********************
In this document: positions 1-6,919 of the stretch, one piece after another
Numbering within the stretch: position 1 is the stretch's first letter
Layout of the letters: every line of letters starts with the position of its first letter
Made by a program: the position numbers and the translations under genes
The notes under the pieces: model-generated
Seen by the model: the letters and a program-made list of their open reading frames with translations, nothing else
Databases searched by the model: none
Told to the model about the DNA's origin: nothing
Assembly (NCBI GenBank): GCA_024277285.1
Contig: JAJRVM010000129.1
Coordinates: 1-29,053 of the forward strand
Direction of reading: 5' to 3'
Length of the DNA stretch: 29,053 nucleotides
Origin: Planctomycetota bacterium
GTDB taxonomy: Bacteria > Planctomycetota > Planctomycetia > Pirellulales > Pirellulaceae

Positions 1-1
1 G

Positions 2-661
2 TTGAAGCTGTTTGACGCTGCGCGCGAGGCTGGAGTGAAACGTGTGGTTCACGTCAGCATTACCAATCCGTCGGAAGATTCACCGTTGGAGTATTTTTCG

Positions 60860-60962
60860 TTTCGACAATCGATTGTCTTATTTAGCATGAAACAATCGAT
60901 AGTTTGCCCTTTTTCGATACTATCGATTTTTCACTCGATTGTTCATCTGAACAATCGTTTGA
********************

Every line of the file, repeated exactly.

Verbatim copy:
In this document: positions 1-6,919 of the stretch, one piece after another
Numbering within the stretch: position 1 is the stretch's first letter
Layout of the letters: every line of letters starts with the position of its first letter
Made by a program: the position numbers and the translations under genes
The notes under the pieces: model-generated
Seen by the model: the letters and a program-made list of their open reading frames with translations, nothing else
Databases searched by the model: none
Told to the model about the DNA's origin: nothing
Assembly (NCBI GenBank): GCA_024277285.1
Contig: JAJRVM010000129.1
Coordinates: 1-29,053 of the forward strand
Direction of reading: 5' to 3'
Length of the DNA stretch: 29,053 nucleotides
Origin: Planctomycetota bacterium
GTDB taxonomy: Bacteria > Planctomycetota > Planctomycetia > Pirellulales > Pirellulaceae

Positions 1-1
1 G

Positions 2-661
2 TTGAAGCTGTTTGACGCTGCGCGCGAGGCTGGAGTGAAACGTGTGGTTCACGTCAGCATTACCAATCCGTCGGAAGATTCACCGTTGGAGTATTTTTCG

Positions 60860-60962
60860 TTTCGACAATCGATTGTCTTATTTAGCATGAAACAATCGAT
60901 AGTTTGCCCTTTTTCGATACTATCGATTTTTCACTCGATTGTTCATCTGAACAATCGTTTGA